It’s nestled in a forest surrounded by mountains, impossible to reach by airship: only a chocobo will do. It’s full of people who grew up with you and are pleased to see you return. They don’t say a lot, and there’s a bit of a less-is-more thing going on with that. But mainly, I was by this point accustomed to the idea that the viewpoint character is aloof from this world, and not directly engaged in anyone’s story, not even his own. So the effect is based not just on the idea that these people care about you/him, but that this was unexpected. Unexpected caring is the sweetest kind.

Final Fantasy V: Summoning and Obsolescence

Last night’s session consisted of little progress and lots of noodling around aimlessly in my airship. I’m at a point where the adventure is less directed than before. I know I have to try to protect the final Crystal, which means finding it. (I’m also pretty sure that finding it will trigger the plot event that results in its destruction, but that’s okay.) But since most of the map is open to me now, apart from a few mountainous areas where the airship can’t land, it’s not at all obvious where I’m supposed to go next. I had some leads, and I followed them, and now I’m stuck.

But one of the nice things about RPGs is that they give you goals you can pursue while stuck. I’ve gained a few job levels, and I’ve bought some better equipment (although I’m still severely limited by what’s available to buy), and I’ve conquered Ramuh, one of the basic summonables.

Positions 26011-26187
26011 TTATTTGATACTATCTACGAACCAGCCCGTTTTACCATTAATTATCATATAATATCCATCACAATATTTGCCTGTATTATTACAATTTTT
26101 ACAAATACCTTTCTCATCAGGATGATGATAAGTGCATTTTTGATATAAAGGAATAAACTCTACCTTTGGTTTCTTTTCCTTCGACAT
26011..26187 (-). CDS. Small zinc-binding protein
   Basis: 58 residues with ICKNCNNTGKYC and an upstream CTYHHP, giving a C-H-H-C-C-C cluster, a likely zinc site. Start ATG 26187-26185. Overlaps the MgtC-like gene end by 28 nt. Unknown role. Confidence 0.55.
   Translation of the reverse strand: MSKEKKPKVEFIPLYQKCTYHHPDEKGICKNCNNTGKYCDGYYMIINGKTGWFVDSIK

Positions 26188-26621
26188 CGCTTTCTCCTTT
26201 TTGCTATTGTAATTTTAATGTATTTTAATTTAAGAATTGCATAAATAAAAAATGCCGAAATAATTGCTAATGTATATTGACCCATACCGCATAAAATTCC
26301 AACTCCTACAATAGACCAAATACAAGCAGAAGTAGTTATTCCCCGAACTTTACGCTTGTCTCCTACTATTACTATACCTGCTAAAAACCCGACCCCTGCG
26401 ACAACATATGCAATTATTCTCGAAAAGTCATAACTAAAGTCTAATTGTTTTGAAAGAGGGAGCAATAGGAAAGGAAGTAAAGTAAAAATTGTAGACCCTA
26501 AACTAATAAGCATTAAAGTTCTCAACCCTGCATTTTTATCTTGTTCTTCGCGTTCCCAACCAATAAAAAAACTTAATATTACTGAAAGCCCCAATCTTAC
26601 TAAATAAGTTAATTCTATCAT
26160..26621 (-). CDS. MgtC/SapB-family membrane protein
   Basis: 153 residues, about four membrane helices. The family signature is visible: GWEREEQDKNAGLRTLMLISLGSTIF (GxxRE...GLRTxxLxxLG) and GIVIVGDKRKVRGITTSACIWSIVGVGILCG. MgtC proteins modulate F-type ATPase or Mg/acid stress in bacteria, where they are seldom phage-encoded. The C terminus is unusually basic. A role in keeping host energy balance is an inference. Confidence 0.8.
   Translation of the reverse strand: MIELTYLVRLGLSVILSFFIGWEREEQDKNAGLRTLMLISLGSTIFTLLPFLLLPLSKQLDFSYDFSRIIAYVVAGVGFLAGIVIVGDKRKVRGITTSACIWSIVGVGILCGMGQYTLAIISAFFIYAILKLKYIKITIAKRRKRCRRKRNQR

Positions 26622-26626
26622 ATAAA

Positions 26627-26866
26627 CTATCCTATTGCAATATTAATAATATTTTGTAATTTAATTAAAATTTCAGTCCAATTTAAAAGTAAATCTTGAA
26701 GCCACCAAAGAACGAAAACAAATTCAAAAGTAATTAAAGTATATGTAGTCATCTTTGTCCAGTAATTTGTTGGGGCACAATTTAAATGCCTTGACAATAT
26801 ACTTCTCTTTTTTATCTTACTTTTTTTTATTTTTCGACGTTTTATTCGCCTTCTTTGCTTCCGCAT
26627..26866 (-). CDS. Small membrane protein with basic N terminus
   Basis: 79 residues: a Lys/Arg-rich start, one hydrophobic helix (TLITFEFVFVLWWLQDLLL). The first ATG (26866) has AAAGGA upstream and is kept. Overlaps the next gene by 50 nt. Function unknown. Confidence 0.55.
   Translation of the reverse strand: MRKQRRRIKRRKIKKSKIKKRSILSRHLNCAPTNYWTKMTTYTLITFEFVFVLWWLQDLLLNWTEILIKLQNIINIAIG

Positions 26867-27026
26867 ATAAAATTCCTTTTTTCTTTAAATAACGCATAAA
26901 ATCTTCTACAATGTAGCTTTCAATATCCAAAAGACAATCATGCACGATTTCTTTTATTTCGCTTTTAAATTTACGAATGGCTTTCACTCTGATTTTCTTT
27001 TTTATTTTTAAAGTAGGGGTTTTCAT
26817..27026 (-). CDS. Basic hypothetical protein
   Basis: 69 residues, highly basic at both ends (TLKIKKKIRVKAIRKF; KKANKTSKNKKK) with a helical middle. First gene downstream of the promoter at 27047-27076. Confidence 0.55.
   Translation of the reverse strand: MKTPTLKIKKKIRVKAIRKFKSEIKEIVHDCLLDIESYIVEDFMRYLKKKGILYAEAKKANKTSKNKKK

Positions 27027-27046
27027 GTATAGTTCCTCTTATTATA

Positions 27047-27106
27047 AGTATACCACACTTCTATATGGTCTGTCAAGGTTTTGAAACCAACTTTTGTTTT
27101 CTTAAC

Final Fantasy‘s summoning mechanism is another one of the distinctive things about the series. Pretty much every episode from FF3 onward provides some kind of summoning, and FF5 makes it a Job. The way it generally works is: your summoner casts a spell (costing an ungodly amount of mana), and your entire party is temporarily replaced by a legendary being who does a great deal of damage, usually to all enemies at once, and then disappears. Summoning Ramuh amounts to casting a souped-up lightning bolt, and counts as such for creatures with resistance or vulnerability to electrical damage. Later episodes have elaborate non-interactive animated summoning sequences; how much you like the later games is in large part determined by how quickly these animations bore you. Sometimes summonables can be found or purchased, as is the case for a few low-level ones in this game. Sometimes, as in the case of Ramuh, they must be encountered and defeated.

Now, in most of the Final Fantasy games I’ve played, summoning is pretty much your biggest magic. It’s one of the things you bring out for the bosses. But here, it’s completely it’s overshadowed by other new class abilities. For example, the Geomancer can do damage comparable to the creatures I can currently summon, and do it at no mana cost. Geomancy doesn’t allow the kind of control that Summoning does — the effect is random, and if it’s an effect that requires a target, the target is random as well. But who cares, when you can cast it every single round?

Similarly, the Hunter has an ability to call on woodland creatures (yes, even from inside a dungeon) that sometimes does damage, sometimes does nothing, and sometimes heals the entire party for a few hundred points. Even though the healing only comes up every once in a while, it pretty much renders the White Mage job obsolete. Presumably I’ll eventually acquire new, more powerful spells for both the White Mage and the Summoner that tip the scales in their favor again. It’s just another way that this game puts the Job system at the forefront of the player’s attention.